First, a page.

I consider myself a veteran when it comes to backpacking in China. I’ve spent the last four years doing it and it’s taken me all over the country. I think I’ve pretty much seen it all, smelled it all and experienced it all. Needless to say, nothing surprises me now.

Having said all that, I don’t think it lessens the mental anguish when I do travel in China. Case in point: I was asked to translate and assist for a famous photographer who is producing a book that documents villages around the world. My mission was simple: to be his interpreter, keep him out of trouble and to literally help him figure out what the hell goes on in the village.

When planning this trip, our contact in the village met with me to discuss the logistics of the trip. The method of travel, date and time of meeting and train schedules were all discussed. I pushed for solid dates and times, meeting destinations and potential photography subjects in the village. After a lot of hemming and hawing by our contact, we hammered out a date, time of meeting and he told us that the rice harvest would be underway when we arrived. Feeling it was a bit early in August to be harvesting, I inquired with other Chinese I know from the area whether or not it really was harvest season and they confirmed that to be so.

Travel to the village went pretty smoothly and I was mildly surprised by that. On a previous trip to the town, it had taken the photographer over 24 hrs to get to the village when it really should have taken no more than 14 hours. There was a phantom wedding (great cultural photography opportunity) that never materialised and other promises unfulfilled. Blame that on the cultural/language barrier problem.

Perhaps I was a bit too confident in my abilities for my own good. Having sufficient speaking, listening and reading skills, traveling in China is a lot less demanding these days as compared to when I got to China over four and half years ago.

After our photography session in the village, it was time to head home to Hong Kong. The most direct route, which (supposedly) took the same time as the train, was the bus. Interestingly, there was a direct bus from our town down to Shenzhen, the border city neighbouring Hong Kong. Even though the bus sign said 深圳内 which literally means ‘within Shenzhen’ I was sceptical. I asked the bus driver if they would make a stop at Luóhú, the border crossing between mainland China and Hong Kong. “No problem,” I was told.

Fast forward 17 hrs later, at 5:30 am, we were awakened by the driver who pointed us to the bus across the street, “Take that bus it will take you to Luohu. This bus stops here.” We were in Bao An, a satellite town close to the airport about an hour away from Shenzhen city centre.

Half asleep, I cursed, woke up the photographer and grabbed our bags and boarded the other bus. As we boarded, I made sure there were no extra fees we had to pay for this bus change and that they took us to Shenzhen. I was assured that this was so. After about 20 minutes, we pulled into Shenzhen west station. I was told that this was the end of the line, the bus we were on did not have a license to drive within Shenzhen proper.

The photographer starts to get really annoyed. I keep my cool and start to question the driver of the new bus, “we were told we would be dropped off at Luohu border crossing.” My complaints fell on deaf ears. The driver(s) had been driving for 18 hours, there was no way they were driving any more. We were told to take a cab to Luohu which was a good 45 minutes away.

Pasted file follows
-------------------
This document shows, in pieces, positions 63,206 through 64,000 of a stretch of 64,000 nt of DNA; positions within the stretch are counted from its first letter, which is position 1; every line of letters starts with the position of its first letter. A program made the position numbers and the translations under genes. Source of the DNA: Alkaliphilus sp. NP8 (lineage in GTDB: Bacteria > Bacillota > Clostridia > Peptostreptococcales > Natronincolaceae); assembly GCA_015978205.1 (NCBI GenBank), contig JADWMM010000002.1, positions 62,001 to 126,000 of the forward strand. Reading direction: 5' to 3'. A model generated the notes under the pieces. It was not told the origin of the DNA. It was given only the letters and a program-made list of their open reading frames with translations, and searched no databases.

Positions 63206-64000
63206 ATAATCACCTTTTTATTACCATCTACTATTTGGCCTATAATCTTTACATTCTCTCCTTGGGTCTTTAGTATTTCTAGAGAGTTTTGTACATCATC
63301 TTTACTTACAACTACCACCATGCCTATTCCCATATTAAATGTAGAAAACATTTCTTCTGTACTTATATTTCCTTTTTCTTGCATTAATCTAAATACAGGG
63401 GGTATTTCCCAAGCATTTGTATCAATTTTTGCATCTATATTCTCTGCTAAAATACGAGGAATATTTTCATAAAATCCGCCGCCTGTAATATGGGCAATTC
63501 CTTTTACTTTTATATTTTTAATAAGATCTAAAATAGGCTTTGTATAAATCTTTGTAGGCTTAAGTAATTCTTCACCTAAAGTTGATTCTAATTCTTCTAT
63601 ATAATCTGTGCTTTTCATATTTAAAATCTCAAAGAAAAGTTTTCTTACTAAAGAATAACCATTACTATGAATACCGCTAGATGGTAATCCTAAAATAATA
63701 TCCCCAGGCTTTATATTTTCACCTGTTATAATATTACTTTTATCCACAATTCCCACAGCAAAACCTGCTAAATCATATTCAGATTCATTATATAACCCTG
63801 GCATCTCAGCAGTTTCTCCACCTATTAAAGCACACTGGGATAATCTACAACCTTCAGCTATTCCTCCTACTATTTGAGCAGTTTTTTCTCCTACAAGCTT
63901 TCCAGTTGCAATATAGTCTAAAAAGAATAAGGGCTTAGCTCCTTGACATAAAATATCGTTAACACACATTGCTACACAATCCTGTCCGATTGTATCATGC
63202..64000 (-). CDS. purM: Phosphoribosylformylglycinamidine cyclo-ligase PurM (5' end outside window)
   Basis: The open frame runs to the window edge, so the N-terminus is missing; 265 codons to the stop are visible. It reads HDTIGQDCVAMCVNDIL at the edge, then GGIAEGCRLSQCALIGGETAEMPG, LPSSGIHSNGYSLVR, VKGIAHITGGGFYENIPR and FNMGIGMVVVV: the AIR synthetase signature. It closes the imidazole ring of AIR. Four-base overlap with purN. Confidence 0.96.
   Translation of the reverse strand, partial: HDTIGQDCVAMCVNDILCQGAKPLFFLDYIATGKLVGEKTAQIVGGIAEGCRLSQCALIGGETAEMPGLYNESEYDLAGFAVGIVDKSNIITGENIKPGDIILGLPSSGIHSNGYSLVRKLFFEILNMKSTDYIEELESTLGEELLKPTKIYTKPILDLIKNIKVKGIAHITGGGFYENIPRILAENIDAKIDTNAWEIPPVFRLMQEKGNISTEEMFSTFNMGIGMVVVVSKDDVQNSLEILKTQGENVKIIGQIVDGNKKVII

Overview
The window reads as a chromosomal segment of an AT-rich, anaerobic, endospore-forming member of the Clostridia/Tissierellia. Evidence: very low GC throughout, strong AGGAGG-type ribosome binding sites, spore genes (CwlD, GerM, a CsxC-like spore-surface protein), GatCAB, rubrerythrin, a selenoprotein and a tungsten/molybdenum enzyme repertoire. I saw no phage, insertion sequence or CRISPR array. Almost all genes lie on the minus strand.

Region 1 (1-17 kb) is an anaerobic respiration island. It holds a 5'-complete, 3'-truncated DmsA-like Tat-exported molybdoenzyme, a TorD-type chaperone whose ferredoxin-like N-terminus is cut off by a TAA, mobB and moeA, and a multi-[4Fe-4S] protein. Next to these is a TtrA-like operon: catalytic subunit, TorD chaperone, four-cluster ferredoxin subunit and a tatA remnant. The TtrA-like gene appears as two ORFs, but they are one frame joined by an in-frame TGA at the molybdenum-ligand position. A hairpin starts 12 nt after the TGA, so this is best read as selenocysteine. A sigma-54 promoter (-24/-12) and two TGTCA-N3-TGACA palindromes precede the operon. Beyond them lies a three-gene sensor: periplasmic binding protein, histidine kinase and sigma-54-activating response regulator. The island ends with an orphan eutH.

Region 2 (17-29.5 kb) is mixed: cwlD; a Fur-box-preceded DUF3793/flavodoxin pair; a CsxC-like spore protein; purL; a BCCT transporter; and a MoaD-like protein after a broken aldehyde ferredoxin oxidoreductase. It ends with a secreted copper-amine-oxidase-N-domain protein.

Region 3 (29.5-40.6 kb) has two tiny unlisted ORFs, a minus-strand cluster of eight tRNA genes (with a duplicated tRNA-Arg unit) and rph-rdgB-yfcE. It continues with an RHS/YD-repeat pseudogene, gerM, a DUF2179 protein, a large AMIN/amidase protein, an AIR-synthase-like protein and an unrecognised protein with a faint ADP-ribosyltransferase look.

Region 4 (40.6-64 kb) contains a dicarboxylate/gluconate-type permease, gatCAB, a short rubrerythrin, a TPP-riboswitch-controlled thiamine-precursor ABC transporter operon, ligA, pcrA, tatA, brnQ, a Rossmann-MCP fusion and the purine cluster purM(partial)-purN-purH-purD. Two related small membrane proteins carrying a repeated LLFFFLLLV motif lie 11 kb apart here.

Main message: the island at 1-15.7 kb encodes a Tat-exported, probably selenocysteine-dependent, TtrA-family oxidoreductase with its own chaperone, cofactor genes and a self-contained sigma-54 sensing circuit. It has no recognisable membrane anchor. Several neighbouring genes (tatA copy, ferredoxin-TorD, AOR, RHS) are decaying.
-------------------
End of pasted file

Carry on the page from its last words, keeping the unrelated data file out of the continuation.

Defeated, we collected our belongings and waited a good 15 minutes for a cab. Taxis at 6 am in the morning in satellite towns are rare. We climbed in the cab and gave our instructions to the driver but were told that he was only licensed to drive outside of Shenzhen and could only take us to the Shenzhen city limits. Throwing our hands in the air in disgust, we got out at the city limits and had to board a red cab that would drive us another 30 minutes to the border.

What should have been a smooth 18 hr bus journey ended up being a meandering 22 hour trek home. And I thought I was prepared and I certainly understood what people were saying. Where did I go wrong? How are the foreigners visiting China during next year’s Olympics going to deal with traveling in China if an experienced backpacker can’t get it right? Are they all doomed to join tour groups?

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About Dezza

Having served his time in China and the China blogging world, Dezza retreated to the relative comforts of Hong Kong. Dezza has travelled extensively throughout the Mainland and Hong Kong and has written and photographed his experiences since day one.

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  1. Green taxis for outer districts

    Everyone knows that the green taxis only are for the outer districts of Shenzhen, and the red taxis can go anywhere.

    On another note, everyone knows that the only mini-buses in Shenzhen now are in the outer districts.

    Advantages of Living in Bao’an
    Okay, okay, so only everyone who has lived in Bao’an or Long’gang or Bu’ji would know… but I was fortunate enough to live in Bao’an for a year several years ago.

    Heart attacks for all
    This is all very normal – people will know what to do and when to do it. (sarcasm off) – If people come to China to go off the beaten track during the Olympics, they better come with a box full of patience, cause that’s what it’s going to take to get through it without a heart-attack… at least for the older visitors.

  2. Shenzhen is never good for transportation. The only reliable form of transport is the subway. The buses constantly change routes and charge varying amounts, the taxis will try to cheat passengers about 70% of the time. Fortunately, foreign tourists will rarely go through the city.

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